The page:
Jeffrey Kingston: It’s Time Japan Acted to End the War over Yasukuni ShrineRoundup: Talking About History
tags: Japan, Yasukuni Shrine, Jeffrey Kingston
Jeffrey Kingston is the director of Asian Studies at Temple University Japan.
Every year around this time, in the run-up to the Aug. 15 anniversary of Japan’s surrender in 1945, feverish speculation ensues about whether Japan’s top politicians will visit Yasukuni Shrine in central Tokyo. Chinese and South Koreans — not to mention many Japanese — abhor such visits because the shrine honors the souls of 14 “Class A” war criminals. Visitors say they have every right to honor the 2.5 million other Japanese war dead celebrated at Yasukuni; they compare the shrine to the U.S. war cemetery at Arlington.
This is dangerous nonsense. Yasukuni is ground zero for an unrepentant view of Japan’s wartime aggression.
During World War II, the shrine served as the “command headquarters” of State Shinto, a religion that deified the emperor and mobilized Japanese subjects to fight a holy war at his behest. The private foundation that runs Yasukuni added the 14 most controversial “souls” — surreptitiously — in 1978.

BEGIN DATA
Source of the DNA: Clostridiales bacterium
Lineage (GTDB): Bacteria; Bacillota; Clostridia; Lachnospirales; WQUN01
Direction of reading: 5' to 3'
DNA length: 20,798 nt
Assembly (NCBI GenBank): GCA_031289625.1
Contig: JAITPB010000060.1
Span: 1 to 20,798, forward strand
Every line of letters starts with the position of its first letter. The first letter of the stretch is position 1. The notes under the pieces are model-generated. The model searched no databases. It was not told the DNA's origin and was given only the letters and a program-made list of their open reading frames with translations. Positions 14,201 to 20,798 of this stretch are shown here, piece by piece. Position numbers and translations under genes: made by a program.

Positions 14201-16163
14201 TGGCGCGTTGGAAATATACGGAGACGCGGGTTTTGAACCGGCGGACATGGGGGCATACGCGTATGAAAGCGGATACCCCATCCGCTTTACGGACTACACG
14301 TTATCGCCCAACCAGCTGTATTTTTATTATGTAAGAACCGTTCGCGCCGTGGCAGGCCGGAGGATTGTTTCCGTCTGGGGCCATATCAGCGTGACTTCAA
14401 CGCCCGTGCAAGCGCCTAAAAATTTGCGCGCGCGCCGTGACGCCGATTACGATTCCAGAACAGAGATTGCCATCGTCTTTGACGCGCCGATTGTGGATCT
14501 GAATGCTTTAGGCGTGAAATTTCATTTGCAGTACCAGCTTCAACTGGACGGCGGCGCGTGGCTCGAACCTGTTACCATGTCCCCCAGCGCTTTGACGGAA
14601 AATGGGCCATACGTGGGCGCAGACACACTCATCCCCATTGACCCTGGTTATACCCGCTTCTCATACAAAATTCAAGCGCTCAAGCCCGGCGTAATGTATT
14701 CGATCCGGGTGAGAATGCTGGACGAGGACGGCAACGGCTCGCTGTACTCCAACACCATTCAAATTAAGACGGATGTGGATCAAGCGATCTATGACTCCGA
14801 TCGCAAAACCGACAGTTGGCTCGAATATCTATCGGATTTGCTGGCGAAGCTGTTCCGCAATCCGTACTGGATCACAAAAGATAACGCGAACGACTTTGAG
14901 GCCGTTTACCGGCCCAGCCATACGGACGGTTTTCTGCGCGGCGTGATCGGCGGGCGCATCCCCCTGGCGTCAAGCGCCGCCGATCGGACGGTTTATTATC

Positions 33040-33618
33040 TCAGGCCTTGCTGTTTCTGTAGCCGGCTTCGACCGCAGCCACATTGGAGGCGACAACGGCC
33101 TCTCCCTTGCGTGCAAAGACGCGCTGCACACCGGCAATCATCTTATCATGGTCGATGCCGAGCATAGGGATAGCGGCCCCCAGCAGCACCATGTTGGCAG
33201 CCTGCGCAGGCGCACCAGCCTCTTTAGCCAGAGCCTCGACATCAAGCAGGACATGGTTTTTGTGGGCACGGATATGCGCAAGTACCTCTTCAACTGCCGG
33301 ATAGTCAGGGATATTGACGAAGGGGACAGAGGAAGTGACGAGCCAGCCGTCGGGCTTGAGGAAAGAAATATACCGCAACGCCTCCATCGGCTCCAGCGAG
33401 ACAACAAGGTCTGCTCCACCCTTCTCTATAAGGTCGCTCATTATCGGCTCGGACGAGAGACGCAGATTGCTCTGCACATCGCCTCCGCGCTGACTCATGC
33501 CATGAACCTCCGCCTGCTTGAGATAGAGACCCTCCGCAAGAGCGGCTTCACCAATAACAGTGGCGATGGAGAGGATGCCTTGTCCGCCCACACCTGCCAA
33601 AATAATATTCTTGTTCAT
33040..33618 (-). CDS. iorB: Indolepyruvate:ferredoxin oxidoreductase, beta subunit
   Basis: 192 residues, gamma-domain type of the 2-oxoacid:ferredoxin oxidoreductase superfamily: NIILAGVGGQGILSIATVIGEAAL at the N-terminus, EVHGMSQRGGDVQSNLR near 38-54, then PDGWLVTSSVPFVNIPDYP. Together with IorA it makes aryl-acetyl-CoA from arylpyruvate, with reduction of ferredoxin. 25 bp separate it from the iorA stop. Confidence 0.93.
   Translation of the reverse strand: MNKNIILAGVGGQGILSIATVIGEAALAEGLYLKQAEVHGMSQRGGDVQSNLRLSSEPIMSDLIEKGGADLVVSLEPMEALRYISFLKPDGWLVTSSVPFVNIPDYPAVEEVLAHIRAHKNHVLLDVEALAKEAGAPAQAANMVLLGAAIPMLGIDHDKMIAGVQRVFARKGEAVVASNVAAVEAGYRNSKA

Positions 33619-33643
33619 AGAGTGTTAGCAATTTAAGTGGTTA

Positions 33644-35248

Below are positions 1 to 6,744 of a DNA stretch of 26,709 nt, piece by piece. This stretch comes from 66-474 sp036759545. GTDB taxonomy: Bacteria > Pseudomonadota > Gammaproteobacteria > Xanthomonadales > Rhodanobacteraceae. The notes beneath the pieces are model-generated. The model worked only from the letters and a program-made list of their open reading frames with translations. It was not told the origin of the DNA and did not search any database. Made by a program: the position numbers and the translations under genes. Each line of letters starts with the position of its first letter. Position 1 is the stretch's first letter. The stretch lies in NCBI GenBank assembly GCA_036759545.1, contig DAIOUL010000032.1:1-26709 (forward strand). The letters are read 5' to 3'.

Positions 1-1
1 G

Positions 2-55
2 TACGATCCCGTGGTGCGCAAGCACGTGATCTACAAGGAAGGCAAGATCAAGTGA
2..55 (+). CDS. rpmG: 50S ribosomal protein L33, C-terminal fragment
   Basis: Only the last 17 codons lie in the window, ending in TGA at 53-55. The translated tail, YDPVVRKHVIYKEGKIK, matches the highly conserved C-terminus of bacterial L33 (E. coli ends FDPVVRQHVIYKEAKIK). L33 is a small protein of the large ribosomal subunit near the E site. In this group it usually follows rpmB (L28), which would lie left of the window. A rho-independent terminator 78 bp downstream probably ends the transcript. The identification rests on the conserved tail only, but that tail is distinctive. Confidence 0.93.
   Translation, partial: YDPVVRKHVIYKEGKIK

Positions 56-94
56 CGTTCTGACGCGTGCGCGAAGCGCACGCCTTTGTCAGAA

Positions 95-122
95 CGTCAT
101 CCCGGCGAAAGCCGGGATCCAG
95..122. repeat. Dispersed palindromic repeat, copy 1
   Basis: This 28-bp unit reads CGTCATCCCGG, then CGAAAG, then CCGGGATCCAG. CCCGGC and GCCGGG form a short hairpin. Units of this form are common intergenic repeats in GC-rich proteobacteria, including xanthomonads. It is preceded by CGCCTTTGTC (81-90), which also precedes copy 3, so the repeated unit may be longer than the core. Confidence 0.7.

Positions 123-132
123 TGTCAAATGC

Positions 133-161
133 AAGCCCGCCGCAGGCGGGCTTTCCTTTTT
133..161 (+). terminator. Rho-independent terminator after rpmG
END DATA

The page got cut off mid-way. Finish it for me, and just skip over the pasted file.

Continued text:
The shrine’s political mission is on blatant display at the adjacent Yushukan museum, run by the same foundation. There, the Class A war criminals are portrayed as martyrs. Japan’s war in China is supposed to have suppressed banditry and terrorism, while its invasion of the rest of Asia is represented as a war of liberation from Western colonialism. Missing from the extensive exhibits are any mentions of the Rape of Nanjing, the awful experiments conducted by Unit 731 on prisoners of war, or the suffering endured by tens of thousands of “comfort women.”...
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